But as they say, love is blind. While we don’t have photographs of Cai (and for legal reasons it is probably not his real name either), he clearly was a handsome and attractive man. (Yes, Asian men can be sexy.) There are several references to his film-star good looks, about the fact that he looked and acted much different to most fashion-unaware mainland Chinese of the 1990s, and how she thought at first he must be Taiwanese or a Hong Konger rather than mainland Chinese. Hong Kong in the 90s, before the economy tumbled after the handover in 1997, was ultra cool with a racy vibe and distinct culture that was hip and compelling. Perhaps the young Susan fell in love as much for the whole Chinese-Hong Kong neon-lit excitement, as for the man himself.
Certainly things moved quickly. After weeks of willingly sacrificing her evenings (for free) to tutor Cai in English (she counted herself lucky that he asked her), suddenly they were engaged before they had even started dating. Then during a Chinese New Year visit to his home town, her future in-laws decided they should get married as soon as possible. So after a few months they did, with a low-key registry marriage in Hong Kong (after months of keeping their relationship secret) followed by a Chinese-style banquet back in China.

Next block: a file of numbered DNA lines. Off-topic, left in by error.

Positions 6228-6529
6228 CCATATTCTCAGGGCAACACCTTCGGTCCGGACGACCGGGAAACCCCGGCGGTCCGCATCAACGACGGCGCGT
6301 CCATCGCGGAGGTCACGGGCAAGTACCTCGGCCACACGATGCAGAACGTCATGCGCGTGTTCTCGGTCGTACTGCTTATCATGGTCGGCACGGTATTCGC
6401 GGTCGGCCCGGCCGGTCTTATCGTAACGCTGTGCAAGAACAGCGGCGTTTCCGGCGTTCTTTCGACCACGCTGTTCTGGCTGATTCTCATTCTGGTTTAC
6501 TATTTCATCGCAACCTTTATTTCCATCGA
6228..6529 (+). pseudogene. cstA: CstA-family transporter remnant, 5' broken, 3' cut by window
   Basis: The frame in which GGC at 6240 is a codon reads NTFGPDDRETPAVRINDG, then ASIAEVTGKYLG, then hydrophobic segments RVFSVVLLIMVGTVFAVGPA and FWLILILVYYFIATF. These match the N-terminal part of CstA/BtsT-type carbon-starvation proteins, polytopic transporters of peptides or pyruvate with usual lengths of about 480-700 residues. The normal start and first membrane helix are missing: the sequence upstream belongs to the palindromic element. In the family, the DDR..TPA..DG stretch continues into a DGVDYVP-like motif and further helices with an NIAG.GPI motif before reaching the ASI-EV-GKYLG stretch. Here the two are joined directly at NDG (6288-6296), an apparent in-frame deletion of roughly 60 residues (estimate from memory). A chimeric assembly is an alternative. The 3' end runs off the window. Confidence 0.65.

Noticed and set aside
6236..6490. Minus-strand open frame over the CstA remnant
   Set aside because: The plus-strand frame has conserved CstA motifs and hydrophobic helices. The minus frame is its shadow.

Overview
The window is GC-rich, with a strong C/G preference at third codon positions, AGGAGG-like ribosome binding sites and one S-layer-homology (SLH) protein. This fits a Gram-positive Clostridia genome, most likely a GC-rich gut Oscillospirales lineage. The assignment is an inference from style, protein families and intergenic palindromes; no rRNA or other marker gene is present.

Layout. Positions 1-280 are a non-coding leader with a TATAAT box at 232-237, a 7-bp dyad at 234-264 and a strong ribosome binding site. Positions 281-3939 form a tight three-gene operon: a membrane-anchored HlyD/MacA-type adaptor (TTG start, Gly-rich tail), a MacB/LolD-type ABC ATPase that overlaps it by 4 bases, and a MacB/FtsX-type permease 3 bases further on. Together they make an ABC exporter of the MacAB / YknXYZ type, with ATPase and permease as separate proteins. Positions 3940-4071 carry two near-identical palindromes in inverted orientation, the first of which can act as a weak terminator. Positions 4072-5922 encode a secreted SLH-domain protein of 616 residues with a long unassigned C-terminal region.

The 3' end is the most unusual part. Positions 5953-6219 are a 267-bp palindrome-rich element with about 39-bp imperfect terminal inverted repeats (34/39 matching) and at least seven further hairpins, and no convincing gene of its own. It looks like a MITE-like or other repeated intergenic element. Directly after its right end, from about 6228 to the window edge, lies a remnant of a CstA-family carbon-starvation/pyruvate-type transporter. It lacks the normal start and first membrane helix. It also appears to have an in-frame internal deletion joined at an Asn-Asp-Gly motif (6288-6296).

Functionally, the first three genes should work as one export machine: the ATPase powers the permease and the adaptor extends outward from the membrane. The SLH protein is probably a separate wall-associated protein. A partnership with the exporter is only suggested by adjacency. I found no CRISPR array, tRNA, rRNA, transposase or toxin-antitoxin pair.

When asked to review this book, Jocelyn Eikenburg from the Speaking of China blog told me that there were some ‘unique aspects’ to Susan and Cai’s marriage. The speed at which they hooked up seems to be one of them. But I won’t spoil the plot by revealing some of the other problems that would have had many people running for cover. Susan tried to hold things together. And in a cross-cultural context, you can sense that Susan was always wondering whether this was just (Chinese) culture, whether the things she found odd, inexplicable or morally questionable were just the result of her own narrow cultural framework.